1. We're committed to Washington DC Both of us have moved around a bit, and we're pretty committed to both policy journalism, and doing it in this particular city. We're unlikely to take a major hit to our labor mobility by tying ourselves down to a house.
2. We're sick of moving I never used to have any interest in homeownership at all. Then I was evicted from my New York apartment so that the landlords could convert it to condos (one of the factors that spurred my move to Washington). No complaints here--the landlords had every right to do what they wanted with their property. But it drove home the fact that any rental is subject to the whims of someone else.
3. The DC rental market is extremely hot. We are in the unheard of position of taking on a combined mortgage + property taxes + insurance (aka PITI) that is substantially lower than our rent was. Even if we budget $300-400 a month, every month, for repairs, we'll come out ahead.
Now, to be sure, we are moving to a larger house in a neighborhood with fewer amenities. But the general pattern that both of us have experienced is that rental costs are rising by at least 4% a year.
Obviously, there's no guarantee this will continue. But we decided we wanted to stabilize our housing cost at a level we could afford, rather than risk having to move every few years as gentrification priced us out of wherever we happened to be living.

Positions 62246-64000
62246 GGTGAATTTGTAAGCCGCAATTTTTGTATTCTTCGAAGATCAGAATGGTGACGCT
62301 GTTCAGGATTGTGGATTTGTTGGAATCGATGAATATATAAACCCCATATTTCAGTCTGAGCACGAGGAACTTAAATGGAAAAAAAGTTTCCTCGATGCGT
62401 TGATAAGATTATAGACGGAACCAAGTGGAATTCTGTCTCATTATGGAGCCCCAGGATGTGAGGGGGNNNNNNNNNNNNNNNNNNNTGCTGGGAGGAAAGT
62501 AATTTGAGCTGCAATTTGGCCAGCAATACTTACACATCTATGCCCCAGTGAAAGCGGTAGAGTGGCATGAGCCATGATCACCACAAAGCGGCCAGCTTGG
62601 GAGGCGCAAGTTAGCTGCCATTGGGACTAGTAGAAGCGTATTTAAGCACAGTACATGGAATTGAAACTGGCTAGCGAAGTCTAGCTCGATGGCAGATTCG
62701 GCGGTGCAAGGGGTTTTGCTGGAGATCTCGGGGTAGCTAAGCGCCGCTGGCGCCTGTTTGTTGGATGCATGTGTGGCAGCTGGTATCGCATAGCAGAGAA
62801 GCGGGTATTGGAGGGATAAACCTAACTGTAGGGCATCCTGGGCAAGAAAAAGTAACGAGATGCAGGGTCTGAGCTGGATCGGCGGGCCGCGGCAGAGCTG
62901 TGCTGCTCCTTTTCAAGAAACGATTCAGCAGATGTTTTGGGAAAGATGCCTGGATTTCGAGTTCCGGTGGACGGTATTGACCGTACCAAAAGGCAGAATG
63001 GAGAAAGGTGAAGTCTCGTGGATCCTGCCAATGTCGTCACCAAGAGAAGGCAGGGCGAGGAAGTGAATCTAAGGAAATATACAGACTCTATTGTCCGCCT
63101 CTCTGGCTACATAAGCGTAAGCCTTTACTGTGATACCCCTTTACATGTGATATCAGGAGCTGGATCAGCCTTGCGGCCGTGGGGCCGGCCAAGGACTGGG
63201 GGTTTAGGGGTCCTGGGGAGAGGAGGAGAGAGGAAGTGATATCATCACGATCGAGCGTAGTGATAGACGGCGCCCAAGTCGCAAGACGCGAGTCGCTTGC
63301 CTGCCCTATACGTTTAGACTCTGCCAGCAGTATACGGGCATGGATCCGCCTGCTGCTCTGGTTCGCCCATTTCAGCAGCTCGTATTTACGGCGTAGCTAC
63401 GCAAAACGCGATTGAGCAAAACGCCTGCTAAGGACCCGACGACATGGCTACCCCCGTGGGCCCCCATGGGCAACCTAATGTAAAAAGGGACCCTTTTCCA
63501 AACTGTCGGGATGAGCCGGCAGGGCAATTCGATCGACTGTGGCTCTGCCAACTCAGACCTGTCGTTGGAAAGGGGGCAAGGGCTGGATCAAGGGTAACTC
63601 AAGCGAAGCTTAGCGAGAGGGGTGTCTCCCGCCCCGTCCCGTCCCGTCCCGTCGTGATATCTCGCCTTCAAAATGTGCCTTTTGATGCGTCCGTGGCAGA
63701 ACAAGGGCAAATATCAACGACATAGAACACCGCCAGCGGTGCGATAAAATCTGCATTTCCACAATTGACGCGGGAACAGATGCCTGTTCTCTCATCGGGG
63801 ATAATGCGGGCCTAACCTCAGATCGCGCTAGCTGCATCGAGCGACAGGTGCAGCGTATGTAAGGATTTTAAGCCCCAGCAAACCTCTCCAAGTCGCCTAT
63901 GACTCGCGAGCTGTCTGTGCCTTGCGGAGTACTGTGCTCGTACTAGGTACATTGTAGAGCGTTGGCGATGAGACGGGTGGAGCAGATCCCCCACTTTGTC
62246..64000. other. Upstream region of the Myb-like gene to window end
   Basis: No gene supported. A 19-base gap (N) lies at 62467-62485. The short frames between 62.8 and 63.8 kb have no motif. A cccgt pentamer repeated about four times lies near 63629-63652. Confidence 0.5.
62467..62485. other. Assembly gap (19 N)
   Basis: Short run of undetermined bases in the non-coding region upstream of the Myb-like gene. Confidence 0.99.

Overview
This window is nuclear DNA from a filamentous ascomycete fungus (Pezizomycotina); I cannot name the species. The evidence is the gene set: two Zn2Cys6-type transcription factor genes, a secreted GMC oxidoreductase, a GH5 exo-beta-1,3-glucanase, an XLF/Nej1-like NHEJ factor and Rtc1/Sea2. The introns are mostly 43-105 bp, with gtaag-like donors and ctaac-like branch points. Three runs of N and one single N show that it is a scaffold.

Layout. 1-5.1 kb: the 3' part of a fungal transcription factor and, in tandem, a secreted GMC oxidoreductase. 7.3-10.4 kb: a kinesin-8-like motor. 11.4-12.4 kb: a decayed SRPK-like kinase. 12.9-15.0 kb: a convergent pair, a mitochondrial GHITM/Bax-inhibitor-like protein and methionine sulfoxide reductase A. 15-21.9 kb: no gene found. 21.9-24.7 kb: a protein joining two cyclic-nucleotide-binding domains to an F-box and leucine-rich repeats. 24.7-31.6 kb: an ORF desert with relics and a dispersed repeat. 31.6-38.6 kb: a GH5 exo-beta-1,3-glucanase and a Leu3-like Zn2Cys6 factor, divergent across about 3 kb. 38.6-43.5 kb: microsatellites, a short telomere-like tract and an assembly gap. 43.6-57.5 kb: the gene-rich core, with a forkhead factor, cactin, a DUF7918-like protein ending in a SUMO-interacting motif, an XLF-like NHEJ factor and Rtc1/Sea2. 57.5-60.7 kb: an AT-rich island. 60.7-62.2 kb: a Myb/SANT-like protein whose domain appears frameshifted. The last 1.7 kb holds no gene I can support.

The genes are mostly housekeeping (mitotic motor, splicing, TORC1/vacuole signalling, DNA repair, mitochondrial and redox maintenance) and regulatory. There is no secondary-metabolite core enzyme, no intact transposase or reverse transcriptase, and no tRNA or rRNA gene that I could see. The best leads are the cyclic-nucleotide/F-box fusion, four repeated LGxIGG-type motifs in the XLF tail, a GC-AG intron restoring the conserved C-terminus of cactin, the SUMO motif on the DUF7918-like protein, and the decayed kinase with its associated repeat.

4. Terrible renovations The house we were living in was a flip house, with the pretty-but-poor quality renovations typical of much of the construction that has been done in the area over the last ten years by amateur developers who were mostly concerned about making it pretty enough to sell well. So, for example, we had to buy hundreds of dollars worth of additional kitchen islands, because our house had a wine fridge taking up the space where normally you would have had a place to cook. It also had two jacuzzis--and a hot water heater the size of a thimble. Plus, the plumbing and electric broke fairly regularly.
It is not that I expect a future of cheap, seamless, high-quality renovations. But at least I'll have some control over things like the size of the water heater. Moreover, I'll be able to have the things I actually want, like a powerful stove, rather than the things that developers think that a generic "homebuyer" would want, like plantation shutters. I am finally (well, eventually) going to have a kitchen where I can have decent shelving without worrying what it will do to my security deposit.
5. Paying down the house early Our dream is to pay off our mortgage in a decade in order to lower our operating costs. Given the uncertainties in our industry, this seems like a sensible way to buy some extra security (and yes, I'm aware that we'll--eeeeeeek!!!--lose the tax deduction.) You can't do this with a rental.